‘Why I don’t sleep well’ and other poems

By: George Freek

Photo by Kristin Vogt on Pexels.com


The moon is the head of an axe,
splitting the darkness in pieces.
Leaves fall in the night.
dying without a fight.
They die so gently,
it almost seems right.
When I look at the stars,
they are very small,
twinkling like bells
on the cap of a fool.
Life is difficult to grasp.
But it doesn’t last.
A last leaf withers on a branch.
And when I reach for it,
it crumbles in my hand.



I have many shameful habits,
of which I won’t speak.
When I seek solace, the moon
is a willing priest.
It demands no penance.
It continues its sleep.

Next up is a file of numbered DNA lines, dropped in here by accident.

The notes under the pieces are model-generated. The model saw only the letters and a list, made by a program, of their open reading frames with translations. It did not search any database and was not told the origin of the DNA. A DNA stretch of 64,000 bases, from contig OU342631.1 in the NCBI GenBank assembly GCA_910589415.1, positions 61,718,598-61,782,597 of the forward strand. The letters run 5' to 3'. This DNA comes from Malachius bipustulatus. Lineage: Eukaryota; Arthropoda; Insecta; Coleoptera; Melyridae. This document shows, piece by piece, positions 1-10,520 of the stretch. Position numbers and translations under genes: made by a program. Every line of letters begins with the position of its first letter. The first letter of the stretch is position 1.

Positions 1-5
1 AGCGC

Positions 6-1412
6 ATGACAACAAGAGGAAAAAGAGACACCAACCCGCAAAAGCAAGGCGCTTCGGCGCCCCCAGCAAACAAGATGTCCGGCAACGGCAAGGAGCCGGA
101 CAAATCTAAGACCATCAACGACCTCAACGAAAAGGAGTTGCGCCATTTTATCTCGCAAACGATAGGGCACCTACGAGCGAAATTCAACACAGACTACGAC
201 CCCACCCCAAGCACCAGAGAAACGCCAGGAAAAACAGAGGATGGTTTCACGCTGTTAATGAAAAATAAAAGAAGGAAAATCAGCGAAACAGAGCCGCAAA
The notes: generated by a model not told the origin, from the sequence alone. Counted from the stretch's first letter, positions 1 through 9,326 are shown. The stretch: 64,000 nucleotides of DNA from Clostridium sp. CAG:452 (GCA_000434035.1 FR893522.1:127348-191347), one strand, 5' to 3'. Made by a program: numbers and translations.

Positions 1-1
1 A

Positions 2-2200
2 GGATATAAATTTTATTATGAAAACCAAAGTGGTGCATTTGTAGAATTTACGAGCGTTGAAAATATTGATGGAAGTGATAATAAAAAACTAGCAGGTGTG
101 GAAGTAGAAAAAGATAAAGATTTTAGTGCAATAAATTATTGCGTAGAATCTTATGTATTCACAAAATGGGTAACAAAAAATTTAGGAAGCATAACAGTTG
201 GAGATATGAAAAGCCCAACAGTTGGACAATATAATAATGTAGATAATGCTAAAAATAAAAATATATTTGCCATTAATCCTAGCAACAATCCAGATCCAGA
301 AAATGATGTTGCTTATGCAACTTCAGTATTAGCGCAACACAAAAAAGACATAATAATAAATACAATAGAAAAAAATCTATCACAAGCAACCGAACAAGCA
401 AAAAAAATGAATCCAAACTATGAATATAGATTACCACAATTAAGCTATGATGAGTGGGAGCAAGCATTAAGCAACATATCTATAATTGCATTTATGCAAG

As time accumulates,
I realize too late
I wasted my life.
At my funeral, the stars
will be my mourners.
They’ll look on in silence,
and they’ll shed no tears.


IN MEMORIAM (After Mei Yao Chen)

Standing by the grave
of my wife, it’s only here,
when I’m near death,
that I appreciate life.
Her grave is nestled
in the shadow of a tree,
a shadow which
will soon cover me.
What must be, will be.
Memories are all I have.
They are painful.
Staring at her grave,
I ask myself
what use is poetry?

Categories: Poetry

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